Signs Signs are what are what can be observed… Balance Problems Dizziness Fatigue Sensitivity to light Sensitivity to noise Numbness/Tingling Appears to be dazed or stunned Is confused about assignment Forgets plays Is unsure of game, score, or opponent Moves clumsily Answers questions slowly Loses consciousness (even temporarily) Shows behavior or personality change Forgets events prior to hit (retrograde amnesia) Forgets events after hit (anterograde amnesia)
Symptoms Feeling mentally "foggy“ Feeling slowed down Headache Difficulty concentrating Difficulty remembering Nausea Vomiting Visual problems 71% of athletes complain of headaches More importantly, 29% report no headaches after a concussion You do not have to be symptomatic to have a concussion Symptoms are what can be reported by the athlete…
External Factors Play a Role in Concussions Ailments Does the athlete get migraines? Is the athlete under a lot of stress? Previous history of a concussion? Prescriptions Some medications can have little or no effect initially. ADD ADHD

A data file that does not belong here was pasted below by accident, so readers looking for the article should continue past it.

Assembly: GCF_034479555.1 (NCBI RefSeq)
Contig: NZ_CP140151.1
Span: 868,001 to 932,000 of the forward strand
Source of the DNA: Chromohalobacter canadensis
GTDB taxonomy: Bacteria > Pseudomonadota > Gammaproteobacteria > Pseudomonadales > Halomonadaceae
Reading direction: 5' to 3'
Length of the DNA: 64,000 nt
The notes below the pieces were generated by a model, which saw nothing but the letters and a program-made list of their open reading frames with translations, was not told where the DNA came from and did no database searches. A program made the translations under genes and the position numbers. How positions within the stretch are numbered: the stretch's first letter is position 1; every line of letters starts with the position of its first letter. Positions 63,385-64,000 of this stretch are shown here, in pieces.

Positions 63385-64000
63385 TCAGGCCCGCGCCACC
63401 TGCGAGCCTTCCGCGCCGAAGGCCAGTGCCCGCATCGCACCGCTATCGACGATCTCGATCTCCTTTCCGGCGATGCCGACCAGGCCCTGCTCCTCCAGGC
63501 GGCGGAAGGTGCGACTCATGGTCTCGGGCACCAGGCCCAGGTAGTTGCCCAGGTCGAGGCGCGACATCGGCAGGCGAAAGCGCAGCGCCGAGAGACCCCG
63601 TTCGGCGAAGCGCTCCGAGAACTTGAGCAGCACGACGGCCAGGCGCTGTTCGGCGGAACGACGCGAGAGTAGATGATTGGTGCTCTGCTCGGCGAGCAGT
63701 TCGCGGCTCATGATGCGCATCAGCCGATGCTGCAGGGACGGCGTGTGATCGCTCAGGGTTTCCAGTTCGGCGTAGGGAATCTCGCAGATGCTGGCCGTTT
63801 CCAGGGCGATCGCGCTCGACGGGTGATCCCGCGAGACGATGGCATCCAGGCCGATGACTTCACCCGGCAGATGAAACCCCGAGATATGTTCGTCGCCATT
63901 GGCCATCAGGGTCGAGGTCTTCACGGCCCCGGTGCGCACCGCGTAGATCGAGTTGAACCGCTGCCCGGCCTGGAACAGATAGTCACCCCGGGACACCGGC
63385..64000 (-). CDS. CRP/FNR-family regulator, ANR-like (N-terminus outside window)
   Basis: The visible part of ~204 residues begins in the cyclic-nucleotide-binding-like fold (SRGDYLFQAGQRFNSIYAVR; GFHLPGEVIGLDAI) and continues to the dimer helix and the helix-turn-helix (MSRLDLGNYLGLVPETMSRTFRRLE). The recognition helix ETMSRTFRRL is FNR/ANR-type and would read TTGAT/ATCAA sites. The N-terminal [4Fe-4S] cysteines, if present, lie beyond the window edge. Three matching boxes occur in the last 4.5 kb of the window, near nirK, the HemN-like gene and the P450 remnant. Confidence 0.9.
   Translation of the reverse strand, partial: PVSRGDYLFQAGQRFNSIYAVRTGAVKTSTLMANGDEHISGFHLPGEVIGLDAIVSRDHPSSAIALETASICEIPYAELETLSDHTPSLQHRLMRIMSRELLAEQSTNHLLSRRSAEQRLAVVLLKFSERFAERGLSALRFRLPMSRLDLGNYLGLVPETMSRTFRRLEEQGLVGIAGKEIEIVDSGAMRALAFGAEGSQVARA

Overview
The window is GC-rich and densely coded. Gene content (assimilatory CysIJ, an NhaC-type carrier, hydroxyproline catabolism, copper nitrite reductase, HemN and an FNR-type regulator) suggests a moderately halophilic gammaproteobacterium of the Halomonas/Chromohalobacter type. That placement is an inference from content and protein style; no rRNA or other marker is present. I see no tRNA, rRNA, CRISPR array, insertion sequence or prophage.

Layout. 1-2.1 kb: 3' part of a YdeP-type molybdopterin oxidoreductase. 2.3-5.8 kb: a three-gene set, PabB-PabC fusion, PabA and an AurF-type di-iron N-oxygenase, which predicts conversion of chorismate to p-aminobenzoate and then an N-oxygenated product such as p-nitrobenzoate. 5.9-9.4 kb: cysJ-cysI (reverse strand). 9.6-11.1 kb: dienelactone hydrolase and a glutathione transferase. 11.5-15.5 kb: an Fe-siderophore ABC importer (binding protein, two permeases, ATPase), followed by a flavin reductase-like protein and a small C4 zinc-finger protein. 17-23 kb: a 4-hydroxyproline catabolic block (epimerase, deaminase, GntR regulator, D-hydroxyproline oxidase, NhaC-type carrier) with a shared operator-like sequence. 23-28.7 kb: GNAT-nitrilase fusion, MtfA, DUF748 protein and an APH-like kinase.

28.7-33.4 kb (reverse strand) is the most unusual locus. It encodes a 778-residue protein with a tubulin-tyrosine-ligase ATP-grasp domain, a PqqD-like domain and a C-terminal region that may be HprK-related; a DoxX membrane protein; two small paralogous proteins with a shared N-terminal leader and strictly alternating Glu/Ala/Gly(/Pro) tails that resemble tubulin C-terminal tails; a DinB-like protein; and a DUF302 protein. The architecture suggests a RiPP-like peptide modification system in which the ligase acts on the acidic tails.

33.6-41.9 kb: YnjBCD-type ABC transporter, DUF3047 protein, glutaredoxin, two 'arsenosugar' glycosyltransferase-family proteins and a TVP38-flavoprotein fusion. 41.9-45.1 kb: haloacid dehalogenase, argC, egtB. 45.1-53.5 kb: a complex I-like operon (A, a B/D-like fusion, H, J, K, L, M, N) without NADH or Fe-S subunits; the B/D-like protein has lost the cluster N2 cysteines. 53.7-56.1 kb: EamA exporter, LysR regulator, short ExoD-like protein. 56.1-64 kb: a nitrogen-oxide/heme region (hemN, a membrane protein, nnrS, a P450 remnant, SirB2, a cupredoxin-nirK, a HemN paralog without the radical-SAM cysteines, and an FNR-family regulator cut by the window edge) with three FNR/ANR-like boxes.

Post Concussion Syndrome (PCS) Although the majority of athletes who experience a concussion are likely to recover, an as yet unknown number of these individuals may experience chronic cognitive and neurobehavioral difficulties related to recurrent injury. Symptoms may include: – chronic headaches, fatigue, sleep difficulties, personality change (e.g. increased irritability, emotionality), sensitivity to light/noise, dizziness when standing quickly, and deficits in short-term memory, problem solving and general academic functioning. This collection of symptoms is referred to "Post-Concussion Syndrome" and can be disabling for an athlete. In some cases, such difficulties can be permanent and disabling.